Essay: So the Pot Roast Will Get Cold

My mom passed out at the dinner table on Christmas Day.

The four of us – mom, her friend Maryann, Maryann’s daughter, Paula, and myself – had just passed a platter of pot roast and vegetables, a bowl of beets and a basket of rolls. The conversation paused as we each focused on something on our plate. I had taken no more than a few bites of salad when Paula cried from across the table: “Margaret. Margaret. MARGARET!”

My mom’s head had rolled back, her jaw slack. She wasn’t moving and the color seemed to have drained from her face. She appeared to be asleep, but the beginning of Christmas dinner isn’t exactly a typical time to nod off. My stomach dropped, all interest in food gone. My heart raced as panic set in. Is she…No. It can’t be. Not now! Not today! Not yet! Not like this!

She only had a few sips of the Angry Orchard hard cider she had bought for me, remembering that it’s one of the few (maybe the only) alcoholic beverages that my GI system can handle. She didn’t appear to be struggling for air. But is she breathing? I can’t tell. I’m standing beside her now, watching her chest for movement. “Mom. Mom. MOM.”

“Call 911,” Paula said. Oh. Of course. Right. I was in too much shock to think clearly. My mom’s phone was not in its usual place, on the wall by the entry to the kitchen. What is this contraption bolted to the wall where the phone used to be? Where’s the phone? “Use my phone,” Paula says, pointing to her cell phone on the buffet table.  Yes. Thank God it’s not an iPhone. I don’t know how to work those.

My mom’s arms started to shake uncontrollably, though her body stayed in the chair. Oh God. A seizure? What do I do? Aren’t I supposed to put a spoon in her mouth, to control the tongue? But is she breathing? One can’t go too long without breathing. Oh God. “Margaret!” Paula said emphatically. Maryann pressed a wet towel on my mom’s forehead.

I’m giving the 911 operator my mother’s address when she revives. She looked around the room, surveying the spacious kitchen/dining room that contains her cherry wood dining table big enough for six, a matching buffet table and an older wooden cabinet that belonged to her mother. Her new dishes with the butterflies were still piled with food, but the chairs were empty. My mom seemed oblivious to what just happened and bewildered as to why Maryann was standing over her, Paula was standing over Maryann and I was pacing around the kitchen giving her address to someone on the phone.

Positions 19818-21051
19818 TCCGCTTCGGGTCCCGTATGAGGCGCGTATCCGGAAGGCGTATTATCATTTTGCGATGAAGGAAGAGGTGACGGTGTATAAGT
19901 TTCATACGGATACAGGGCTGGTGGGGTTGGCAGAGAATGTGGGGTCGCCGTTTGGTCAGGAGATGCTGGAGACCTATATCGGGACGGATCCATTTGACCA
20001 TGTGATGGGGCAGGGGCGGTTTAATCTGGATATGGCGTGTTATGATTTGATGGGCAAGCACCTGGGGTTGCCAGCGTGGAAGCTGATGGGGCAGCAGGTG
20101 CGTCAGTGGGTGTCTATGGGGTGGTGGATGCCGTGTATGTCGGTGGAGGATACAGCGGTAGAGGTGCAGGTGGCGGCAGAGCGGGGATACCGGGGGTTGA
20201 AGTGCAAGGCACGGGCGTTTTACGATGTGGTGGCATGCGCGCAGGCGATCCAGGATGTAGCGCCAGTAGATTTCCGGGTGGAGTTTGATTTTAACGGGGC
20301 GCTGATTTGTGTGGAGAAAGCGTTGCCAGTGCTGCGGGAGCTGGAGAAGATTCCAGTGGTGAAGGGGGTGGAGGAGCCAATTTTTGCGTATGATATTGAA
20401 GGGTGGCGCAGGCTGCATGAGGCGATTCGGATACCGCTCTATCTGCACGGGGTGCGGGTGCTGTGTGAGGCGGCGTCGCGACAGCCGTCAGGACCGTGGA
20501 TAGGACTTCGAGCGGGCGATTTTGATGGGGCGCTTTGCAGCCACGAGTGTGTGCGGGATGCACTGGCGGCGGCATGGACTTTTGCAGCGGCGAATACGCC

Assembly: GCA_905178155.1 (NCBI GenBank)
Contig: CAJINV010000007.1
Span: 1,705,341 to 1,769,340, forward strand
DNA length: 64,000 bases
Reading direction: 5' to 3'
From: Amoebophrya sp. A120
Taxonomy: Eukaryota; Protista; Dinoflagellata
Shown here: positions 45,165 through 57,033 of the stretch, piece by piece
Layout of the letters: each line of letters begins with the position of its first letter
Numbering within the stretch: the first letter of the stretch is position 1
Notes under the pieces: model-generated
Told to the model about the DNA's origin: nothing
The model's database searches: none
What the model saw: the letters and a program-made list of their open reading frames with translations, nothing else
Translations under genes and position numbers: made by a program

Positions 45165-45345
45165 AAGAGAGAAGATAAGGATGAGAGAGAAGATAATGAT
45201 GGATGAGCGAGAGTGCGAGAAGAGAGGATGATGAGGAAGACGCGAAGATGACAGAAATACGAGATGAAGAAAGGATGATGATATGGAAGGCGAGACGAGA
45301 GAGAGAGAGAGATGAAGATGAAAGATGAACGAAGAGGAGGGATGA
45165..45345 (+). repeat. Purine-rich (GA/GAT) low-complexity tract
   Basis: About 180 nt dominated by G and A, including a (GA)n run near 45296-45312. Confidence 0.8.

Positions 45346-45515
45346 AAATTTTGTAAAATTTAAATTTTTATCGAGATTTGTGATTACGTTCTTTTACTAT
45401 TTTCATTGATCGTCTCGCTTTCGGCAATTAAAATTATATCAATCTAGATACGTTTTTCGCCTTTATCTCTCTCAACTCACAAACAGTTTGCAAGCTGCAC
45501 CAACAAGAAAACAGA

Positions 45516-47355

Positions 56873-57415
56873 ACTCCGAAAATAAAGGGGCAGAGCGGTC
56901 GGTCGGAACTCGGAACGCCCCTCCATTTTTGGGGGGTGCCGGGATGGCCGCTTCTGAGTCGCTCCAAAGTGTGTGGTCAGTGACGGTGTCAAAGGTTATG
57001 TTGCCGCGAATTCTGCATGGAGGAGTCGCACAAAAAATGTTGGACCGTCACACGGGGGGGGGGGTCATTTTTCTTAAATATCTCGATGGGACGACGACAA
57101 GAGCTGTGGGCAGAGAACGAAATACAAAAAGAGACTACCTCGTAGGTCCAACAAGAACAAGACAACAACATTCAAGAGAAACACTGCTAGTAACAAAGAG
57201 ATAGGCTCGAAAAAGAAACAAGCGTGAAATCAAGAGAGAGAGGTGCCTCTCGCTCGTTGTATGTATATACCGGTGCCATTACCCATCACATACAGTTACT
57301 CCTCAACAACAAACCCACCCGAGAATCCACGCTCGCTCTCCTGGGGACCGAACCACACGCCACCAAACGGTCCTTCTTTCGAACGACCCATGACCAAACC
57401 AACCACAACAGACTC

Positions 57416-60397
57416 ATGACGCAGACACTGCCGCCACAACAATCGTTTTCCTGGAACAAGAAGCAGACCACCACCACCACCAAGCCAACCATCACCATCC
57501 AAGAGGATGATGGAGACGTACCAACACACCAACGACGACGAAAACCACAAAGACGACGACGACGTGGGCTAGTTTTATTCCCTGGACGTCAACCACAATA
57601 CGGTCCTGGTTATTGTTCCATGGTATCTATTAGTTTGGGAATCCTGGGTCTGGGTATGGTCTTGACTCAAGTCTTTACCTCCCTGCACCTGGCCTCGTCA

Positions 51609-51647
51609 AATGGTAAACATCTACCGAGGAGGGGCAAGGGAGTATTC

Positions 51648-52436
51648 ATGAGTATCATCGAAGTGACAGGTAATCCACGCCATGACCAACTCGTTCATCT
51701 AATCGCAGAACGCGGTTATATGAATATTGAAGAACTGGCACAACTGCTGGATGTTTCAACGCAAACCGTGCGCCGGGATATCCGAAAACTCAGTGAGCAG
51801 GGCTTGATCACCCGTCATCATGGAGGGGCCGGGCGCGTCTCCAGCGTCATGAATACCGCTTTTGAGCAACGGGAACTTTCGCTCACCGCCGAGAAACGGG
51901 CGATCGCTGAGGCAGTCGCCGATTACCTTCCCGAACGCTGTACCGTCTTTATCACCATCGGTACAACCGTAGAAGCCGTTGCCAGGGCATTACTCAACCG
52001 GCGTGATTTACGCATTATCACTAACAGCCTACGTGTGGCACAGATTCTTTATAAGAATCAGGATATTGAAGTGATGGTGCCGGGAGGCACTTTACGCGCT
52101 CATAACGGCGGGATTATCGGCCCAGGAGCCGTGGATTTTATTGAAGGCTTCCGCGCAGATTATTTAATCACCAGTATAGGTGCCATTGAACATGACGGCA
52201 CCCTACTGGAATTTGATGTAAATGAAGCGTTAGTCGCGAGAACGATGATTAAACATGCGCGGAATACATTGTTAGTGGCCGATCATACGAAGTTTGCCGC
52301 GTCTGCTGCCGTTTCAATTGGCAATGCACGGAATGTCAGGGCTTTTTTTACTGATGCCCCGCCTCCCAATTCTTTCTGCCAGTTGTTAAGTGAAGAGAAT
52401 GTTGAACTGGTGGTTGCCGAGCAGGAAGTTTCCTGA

My shoulders relaxed from my ears just a little as I told the 911 operator, “We were just sitting down to dinner…” all the while watching my mom. She seemed alert. My mom picked up on the fact that I might be talking to a medical professional. “Don’t do that. Get off the phone. I’m fine.” I turned on my heel and paced toward the living room. I didn’t think she was fine, but a doctor can make the final call. It’s not normal for someone to possibly have a seizure at Christmas dinner.

I answered a battery of questions while the operator assured me that an ambulance was on the way. “No, she hasn’t been sick lately…nothing  unusual…her back has been hurting but that’s about it…she takes a few medications I think, but I’m not sure what they are…she’s 75…no, no history of seizure…in generally good health, pretty active…”

The ambulance arrived. Two very burly men with buzz cuts and kind, concerned eyes approached the front door, along with a female police officer. They said “yes ma’am” and were very polite with my mom, but when she told them that’s she was feeling a little nauseous, but that she’ll be fine if she could just lay down for a while, they were firm. “Based on your symptoms and what just happened, we think you’re sick enough that you should get checked out by a doctor, so we think  you should come with us,” one of them said. My mom did not argue.

I was still shaky from shock. The roast beef and vegetables were still sitting in the middle of the table. Maryann and Paula looked to me as the big EMTs put my mom on a gurney. “What do you want us to do?” Maryann asked, still looking so scared and worried. She wore a Christmas sweater. I needed to find my mom’s keys. I don’t like leaving things in disarray, and I know my mom doesn’t either, but I have to go with her despite the untouched meal. I didn’t know what I wanted Maryann and Paula to do. I didn’t want to ask any more of them than to be with my mom and me at the hospital. “We’ll be there shortly,” Maryann said. I don’t think I ever answered her question.

The EMTs shut the ambulance door and I rushed out of the house with my mom’s purse (Whew. Found it!) and keys. I gave Paula my cell phone number but left it sitting, charged and ready, in my old bedroom.